Potential and Problems: House Hearing on Nanotechnology

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Publication date: 
27 August 2014
Number: 
138

“Nanotech is a true science race between the nations, and we should be encouraging the transition from research breakthroughs to commercial development.  I believe the U.S. should excel in this area.”  So stated House Subcommittee on Commerce, Manufacturing and Trade Chairman Lee Terry (R-NE) at a hearing last month on nanotechnology.

This was one of a series of hearings the subcommittee has held on the theme of a Nation of Builders, described as an “initiative to promote the success of American manufacturers and to help make American manufacturing more competitive in the global marketplace.”  Earlier hearings have examined the steel, homebuilding, and aircraft manufacturing industries.

Testimony at this ninety minute hearing about nanotechnology opportunities was very positive, tempered by concerns about federal funding, international competition, tax law, and the American workforce.  There were few striking differences between the Republican and Democratic members of the subcommittee that were expressed during this hearing.

The subcommittee heard from four witnesses: one in private industry and three from universities.  “The transformative power of nanotechnology can rival the industrial revolution” Christian Binek of the University of Nebraska-Lincoln told the subcommittee.  Each of the witnesses described how nanotechnology has enabled stunning advances in areas ranging from medicine to industrial lubricants.

Much of the witnesses’ testimony and the questions from subcommittee members centered on obstacles to advances in nanotechnology in the United States.  “The decrease in federal support for university-based basic research in recent years is resulting in a serious brain drain that imperils the future of the U.S. economy as we know it,” warned James Tour of Rice University.  International competition has increased, as Milan Mrksich of Northwestern University stated: “Governments in Europe and Asia continue to make targeted investments in nanotechnology, with annual growth rates that are in the double digits and that have approached 50% in China.”  James Phillips, Chairman and CEO of NanoMech, Inc. spoke of scientific talent as “perhaps the most important driver for manufacturing competitiveness, especially in nanotechnology,” and predicted that the re-engineering of the U.S. workforce to increase STEM graduates and general STEM literacy will take ten to twenty years.  Compounding workforce difficulties are U.S.-educated foreign nationals returning to their countries of origin because of the lack of employment opportunities.   There was discussion about changing the corporate tax code to make investments in the U.S. more favorable, regulatory challenges to the commercialization of nanotechnology, and the administration of the patent system.  Also of concern was the loss of top U.S. faculty to foreign universities where opportunities – and support – are often greater.  Many of these problems are common to research in other fields.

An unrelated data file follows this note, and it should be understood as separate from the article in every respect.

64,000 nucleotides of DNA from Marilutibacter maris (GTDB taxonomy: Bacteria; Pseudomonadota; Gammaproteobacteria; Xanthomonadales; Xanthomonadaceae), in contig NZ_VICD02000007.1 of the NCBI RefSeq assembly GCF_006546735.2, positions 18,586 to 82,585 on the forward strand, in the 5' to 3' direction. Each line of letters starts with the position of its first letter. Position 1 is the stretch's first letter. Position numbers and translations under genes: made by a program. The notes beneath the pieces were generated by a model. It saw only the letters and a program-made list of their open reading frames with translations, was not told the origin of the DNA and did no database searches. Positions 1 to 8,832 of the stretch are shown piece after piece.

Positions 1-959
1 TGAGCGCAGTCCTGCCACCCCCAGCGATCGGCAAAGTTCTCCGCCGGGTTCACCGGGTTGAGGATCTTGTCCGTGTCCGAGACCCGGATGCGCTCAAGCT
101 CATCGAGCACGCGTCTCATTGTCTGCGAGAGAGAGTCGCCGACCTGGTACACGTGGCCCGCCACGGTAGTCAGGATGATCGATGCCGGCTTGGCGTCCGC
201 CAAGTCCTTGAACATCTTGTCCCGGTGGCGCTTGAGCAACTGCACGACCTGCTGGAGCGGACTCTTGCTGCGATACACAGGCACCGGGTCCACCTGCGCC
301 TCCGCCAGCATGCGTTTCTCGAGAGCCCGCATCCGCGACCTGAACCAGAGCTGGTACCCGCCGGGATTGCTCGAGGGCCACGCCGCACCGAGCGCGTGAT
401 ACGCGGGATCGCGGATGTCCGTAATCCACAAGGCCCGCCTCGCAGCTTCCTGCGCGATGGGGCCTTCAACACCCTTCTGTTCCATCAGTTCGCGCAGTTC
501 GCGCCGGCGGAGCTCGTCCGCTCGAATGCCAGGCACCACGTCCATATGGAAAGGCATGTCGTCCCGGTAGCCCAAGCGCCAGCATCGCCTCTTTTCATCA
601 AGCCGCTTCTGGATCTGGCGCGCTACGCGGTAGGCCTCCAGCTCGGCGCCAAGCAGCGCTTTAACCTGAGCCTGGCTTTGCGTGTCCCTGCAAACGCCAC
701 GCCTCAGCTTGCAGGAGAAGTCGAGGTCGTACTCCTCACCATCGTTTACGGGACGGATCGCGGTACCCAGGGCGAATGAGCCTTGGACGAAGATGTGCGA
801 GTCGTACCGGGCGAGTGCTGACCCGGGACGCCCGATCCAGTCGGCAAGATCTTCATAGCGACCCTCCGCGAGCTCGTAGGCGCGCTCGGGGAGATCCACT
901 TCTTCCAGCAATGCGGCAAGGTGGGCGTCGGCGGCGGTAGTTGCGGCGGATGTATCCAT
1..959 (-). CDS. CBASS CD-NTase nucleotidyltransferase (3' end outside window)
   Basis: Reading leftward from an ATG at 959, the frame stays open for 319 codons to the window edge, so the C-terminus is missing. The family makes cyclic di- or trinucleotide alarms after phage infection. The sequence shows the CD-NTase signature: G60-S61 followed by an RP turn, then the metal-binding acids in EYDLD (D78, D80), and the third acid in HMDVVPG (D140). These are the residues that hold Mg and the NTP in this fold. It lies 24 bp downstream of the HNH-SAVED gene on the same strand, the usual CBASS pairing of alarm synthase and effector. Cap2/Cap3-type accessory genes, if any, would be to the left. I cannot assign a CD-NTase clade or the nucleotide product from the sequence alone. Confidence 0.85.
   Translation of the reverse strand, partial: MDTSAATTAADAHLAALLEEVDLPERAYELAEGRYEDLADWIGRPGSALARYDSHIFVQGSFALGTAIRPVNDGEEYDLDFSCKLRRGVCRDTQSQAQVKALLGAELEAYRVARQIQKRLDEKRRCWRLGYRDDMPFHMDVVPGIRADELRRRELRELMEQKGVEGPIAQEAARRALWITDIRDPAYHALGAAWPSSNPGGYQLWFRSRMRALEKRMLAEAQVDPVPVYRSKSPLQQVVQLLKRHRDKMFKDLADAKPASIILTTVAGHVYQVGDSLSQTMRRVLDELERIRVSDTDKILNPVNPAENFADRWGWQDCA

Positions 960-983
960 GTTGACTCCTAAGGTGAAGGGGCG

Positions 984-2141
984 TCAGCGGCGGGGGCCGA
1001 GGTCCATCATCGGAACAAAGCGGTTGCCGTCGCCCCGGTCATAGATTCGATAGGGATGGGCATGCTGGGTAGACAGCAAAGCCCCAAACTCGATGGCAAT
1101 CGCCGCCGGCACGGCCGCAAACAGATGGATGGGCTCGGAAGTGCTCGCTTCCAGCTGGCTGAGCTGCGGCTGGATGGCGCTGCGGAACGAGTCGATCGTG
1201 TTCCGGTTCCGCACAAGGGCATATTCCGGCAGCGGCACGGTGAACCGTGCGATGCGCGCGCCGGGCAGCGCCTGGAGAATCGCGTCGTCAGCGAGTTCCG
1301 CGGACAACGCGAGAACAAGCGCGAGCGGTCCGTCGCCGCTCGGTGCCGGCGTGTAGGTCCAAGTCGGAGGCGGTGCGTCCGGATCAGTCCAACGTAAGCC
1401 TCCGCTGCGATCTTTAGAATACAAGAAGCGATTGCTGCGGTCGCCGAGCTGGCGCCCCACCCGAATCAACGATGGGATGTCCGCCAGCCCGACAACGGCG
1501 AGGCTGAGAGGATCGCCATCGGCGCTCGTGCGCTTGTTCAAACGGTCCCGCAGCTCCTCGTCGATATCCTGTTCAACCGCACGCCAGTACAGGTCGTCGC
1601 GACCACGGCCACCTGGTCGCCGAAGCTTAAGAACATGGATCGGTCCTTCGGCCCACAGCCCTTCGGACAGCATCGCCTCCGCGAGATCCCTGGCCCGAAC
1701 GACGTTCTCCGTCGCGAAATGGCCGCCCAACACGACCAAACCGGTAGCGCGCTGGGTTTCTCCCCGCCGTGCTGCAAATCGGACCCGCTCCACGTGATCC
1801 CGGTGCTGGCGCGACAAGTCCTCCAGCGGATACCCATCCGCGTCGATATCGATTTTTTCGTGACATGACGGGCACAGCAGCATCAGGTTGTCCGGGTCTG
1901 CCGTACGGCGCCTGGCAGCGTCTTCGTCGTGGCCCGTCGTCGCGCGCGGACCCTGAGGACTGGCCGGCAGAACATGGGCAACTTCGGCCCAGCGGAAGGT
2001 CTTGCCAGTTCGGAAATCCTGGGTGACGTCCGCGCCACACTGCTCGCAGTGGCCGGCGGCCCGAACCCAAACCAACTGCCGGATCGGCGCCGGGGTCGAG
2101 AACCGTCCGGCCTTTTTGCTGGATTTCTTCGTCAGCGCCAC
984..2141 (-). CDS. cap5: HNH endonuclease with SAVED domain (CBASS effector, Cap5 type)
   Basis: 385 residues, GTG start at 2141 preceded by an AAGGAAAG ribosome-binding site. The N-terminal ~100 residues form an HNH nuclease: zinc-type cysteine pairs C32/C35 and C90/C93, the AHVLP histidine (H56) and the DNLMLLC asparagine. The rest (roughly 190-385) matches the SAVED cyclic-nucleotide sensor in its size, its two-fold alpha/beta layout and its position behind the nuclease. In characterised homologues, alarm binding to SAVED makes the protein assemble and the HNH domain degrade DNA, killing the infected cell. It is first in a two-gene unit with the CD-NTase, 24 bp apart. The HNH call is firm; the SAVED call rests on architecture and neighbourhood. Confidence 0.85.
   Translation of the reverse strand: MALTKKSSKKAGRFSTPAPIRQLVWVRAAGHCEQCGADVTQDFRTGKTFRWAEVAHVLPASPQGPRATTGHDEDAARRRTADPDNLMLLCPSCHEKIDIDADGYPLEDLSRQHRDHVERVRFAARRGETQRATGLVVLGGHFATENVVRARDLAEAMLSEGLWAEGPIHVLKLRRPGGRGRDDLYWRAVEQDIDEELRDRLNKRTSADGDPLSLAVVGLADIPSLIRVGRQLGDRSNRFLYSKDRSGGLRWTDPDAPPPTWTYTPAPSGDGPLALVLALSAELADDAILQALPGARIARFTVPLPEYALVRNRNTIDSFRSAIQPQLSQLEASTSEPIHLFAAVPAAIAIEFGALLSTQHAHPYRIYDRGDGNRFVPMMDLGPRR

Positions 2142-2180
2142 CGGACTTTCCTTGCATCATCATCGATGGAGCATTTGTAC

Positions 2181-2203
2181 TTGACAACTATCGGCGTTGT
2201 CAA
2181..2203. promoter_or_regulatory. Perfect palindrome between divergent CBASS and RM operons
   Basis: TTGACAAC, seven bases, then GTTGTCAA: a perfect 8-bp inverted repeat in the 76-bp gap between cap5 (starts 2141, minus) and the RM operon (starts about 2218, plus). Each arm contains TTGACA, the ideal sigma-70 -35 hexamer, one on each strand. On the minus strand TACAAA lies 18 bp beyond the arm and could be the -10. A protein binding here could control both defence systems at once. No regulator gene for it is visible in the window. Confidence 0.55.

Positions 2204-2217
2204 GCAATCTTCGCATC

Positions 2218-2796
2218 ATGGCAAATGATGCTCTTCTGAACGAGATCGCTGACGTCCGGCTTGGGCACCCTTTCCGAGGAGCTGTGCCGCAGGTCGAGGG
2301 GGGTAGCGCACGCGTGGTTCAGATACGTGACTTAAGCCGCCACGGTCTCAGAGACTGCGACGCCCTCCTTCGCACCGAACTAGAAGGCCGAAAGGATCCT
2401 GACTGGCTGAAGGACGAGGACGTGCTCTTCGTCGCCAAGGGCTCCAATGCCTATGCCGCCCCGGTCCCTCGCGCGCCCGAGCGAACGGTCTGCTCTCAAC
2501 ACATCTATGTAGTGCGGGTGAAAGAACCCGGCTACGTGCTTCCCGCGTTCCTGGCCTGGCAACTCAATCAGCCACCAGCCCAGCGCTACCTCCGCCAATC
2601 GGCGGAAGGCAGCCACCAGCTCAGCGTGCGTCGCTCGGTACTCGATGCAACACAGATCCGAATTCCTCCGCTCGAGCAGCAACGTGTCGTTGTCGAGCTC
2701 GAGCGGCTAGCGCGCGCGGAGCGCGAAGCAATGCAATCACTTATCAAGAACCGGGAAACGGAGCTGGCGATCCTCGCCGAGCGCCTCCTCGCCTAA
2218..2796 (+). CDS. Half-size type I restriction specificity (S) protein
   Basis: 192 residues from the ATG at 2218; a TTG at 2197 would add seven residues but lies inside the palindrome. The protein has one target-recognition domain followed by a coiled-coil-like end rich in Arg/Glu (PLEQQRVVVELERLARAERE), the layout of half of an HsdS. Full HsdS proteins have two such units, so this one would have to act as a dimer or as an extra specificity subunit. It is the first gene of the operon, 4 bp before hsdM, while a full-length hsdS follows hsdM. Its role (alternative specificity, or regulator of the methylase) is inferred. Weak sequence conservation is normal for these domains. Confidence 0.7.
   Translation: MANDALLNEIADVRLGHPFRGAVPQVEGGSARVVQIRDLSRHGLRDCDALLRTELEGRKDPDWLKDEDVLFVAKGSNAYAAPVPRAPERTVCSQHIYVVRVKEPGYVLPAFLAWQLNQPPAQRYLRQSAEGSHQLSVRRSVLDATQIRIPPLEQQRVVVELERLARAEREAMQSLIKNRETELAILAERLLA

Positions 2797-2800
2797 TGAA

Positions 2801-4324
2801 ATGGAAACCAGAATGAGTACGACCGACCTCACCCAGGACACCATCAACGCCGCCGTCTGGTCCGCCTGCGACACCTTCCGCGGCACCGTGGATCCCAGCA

The importance of the National Nanotechnology Initiative which was established in 2000 was discussed.  Administered within the Office of Science and Technology Policy, the NNI coordinates nanotechnology research programs in multiple federal agencies.  There are currently 11 federal departments and independent agencies supporting nanotechnology R&D.  An additional nine agencies have programs for  other nanotechnology activities, including health and safety.  Funding for these agencies is provided by individual appropriations. 

Not surprisingly, federal funding for nanotechnology was discussed.  The current (FY 2014) appropriation for all nanotechnology research and development is approximately $1.5 billion.  Total federal nanotechnology R&D funding has declined by almost 20 percent from 2010 to 2014.  Witnesses described how declining federal support has necessitated the raising of private financing, augmented by state funding.

There is no question that nanotechnology will enable great advances across a broad number of industries manufacturing many revolutionary products.  What remains a question is whether the basic research underlying these advances, the development of technology based on these advances, and the manufacture of the resulting products will be performed in the United States or in other countries.